--> Abstract: Mesozoic-Cenozoic Geology of East Greenland: Modelling the Evolution of a Continental Margin Using GIS, by Robert A. Scott, Caroline S. Pickles, Andrew G. Whitham, Simon Inger, and Iain D. Bartholomew; #90914(2000)

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Robert A. Scott1, Caroline S. Pickles1, Andrew G. Whitham1, Simon Inger1, Iain D. Bartholomew1
(1) University of Cambridge, N/A, United Kingdom

Abstract: Mesozoic-Cenozoic geology of East Greenland: modelling the evolution of a continental margin using GIS

East Greenland is in a unique position to provide constraints on exploration activity on the Northwest European margin. To use this information effectively, accurate pre-drift reconstructions are essential to establish the detailed palaeogeographic and structural correlations between the conjugate margins. There are two reasons why current models are inadequate: (1) most are based on global constraints and assume that large continental areas behave as single rigid blocks. Their resolution is inadequate when working at a smaller scale; (2) continental breakup in the northern North Atlantic was associated with the eruption and intrusion of large volumes of magma, which tends to obscure the position of the continent-ocean boundary (COB). Incorrect positioning of the COB can have fundamental consequences for continental fits.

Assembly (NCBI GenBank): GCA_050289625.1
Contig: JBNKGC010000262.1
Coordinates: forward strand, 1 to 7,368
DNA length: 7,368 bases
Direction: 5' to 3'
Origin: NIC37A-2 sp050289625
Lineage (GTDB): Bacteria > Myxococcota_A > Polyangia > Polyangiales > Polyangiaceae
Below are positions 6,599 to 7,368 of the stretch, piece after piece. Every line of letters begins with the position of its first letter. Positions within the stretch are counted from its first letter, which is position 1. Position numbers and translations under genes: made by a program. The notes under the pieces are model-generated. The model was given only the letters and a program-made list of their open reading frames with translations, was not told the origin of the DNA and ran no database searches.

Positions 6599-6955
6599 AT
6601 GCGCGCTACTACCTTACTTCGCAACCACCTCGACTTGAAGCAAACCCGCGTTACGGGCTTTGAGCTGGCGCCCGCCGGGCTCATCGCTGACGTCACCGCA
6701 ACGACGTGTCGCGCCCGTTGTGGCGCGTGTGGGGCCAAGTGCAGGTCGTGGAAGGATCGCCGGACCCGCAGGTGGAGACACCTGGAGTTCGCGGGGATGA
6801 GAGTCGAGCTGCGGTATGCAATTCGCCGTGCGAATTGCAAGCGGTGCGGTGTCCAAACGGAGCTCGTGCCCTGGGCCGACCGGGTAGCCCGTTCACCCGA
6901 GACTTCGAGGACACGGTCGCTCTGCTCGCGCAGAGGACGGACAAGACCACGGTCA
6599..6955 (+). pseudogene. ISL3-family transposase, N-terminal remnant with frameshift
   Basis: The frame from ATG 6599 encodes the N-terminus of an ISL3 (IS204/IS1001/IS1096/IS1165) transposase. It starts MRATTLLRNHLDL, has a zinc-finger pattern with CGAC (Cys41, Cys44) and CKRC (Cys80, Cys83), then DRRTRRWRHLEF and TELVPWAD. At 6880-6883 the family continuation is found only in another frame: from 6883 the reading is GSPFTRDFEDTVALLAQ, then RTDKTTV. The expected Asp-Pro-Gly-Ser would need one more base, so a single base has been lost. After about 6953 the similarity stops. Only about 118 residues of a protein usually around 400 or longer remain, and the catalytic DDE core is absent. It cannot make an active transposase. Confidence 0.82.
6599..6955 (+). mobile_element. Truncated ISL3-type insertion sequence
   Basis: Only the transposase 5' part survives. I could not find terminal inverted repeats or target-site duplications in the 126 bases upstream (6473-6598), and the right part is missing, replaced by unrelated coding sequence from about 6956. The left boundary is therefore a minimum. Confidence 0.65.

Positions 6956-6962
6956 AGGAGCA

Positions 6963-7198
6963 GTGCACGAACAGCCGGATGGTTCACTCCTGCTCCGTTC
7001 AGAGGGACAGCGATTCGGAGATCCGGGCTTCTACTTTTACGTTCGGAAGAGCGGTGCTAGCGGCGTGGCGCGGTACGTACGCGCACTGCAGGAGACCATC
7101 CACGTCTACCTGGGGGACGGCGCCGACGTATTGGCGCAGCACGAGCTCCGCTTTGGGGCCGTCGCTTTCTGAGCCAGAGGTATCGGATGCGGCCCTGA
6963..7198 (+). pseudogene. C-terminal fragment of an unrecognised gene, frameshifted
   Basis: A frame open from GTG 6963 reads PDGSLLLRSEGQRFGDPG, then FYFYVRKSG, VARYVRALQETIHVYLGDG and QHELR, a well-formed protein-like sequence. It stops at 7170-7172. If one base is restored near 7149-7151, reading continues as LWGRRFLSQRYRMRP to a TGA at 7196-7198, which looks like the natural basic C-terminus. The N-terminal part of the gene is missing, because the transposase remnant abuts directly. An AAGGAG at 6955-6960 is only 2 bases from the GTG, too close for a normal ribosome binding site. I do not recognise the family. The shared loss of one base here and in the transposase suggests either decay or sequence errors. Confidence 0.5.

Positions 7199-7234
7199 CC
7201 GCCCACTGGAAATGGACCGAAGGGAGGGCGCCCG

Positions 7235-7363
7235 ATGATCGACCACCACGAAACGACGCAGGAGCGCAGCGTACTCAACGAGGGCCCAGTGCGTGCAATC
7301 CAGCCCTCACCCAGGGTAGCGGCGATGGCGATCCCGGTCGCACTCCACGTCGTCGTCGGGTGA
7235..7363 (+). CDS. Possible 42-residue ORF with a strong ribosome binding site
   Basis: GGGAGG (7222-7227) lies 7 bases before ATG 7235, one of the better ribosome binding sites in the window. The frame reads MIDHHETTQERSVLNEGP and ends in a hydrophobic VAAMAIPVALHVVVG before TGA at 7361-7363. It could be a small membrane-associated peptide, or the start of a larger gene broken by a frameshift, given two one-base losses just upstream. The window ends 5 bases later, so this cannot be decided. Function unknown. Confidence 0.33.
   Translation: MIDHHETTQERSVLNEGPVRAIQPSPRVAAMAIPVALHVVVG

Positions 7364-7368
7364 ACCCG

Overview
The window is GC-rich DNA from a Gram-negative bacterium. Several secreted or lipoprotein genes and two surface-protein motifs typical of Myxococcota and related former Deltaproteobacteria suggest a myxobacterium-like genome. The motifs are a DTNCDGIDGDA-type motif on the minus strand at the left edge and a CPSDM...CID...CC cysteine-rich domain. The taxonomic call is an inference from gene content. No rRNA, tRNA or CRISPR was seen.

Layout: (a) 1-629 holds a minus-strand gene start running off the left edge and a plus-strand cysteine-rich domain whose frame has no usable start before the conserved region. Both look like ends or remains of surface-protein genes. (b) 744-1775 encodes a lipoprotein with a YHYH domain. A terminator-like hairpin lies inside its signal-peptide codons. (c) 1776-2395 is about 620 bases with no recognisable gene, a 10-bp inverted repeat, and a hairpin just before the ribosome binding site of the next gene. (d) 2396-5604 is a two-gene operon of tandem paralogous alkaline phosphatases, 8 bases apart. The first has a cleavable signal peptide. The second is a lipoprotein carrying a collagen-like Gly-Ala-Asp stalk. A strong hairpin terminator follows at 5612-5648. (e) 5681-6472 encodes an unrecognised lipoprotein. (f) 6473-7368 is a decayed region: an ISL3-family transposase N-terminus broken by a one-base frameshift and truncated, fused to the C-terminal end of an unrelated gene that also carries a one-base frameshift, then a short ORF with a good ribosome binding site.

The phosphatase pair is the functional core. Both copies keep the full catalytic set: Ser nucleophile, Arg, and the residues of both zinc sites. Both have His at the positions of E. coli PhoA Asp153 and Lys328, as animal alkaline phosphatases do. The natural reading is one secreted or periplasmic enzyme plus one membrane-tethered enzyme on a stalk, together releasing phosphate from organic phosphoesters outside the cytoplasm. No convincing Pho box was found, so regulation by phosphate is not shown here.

Here, we illustrate how GIS technology can be employed to improve our understanding of the relationship between East Greenland and the conjugate northwest European margin. Manipulation of geophysical datasets in GIS has permitted a reinterpretation of the COB location, which fundamentally changes continental fits. Using a reconstruction program developed specifically for use with GIS data, we are now able to model changing relationships within the rift system much more accurately. The reconstruction models are complemented by a sequence of interactive paleogeography maps. These maps are supported by a fault database in which each fault strand has a complete stage-by-stage displacement history attributed to it. This allows automatic generation of paleotectonic maps.

AAPG Search and Discovery Article #90914©2000 AAPG Annual Convention, New Orleans, Louisiana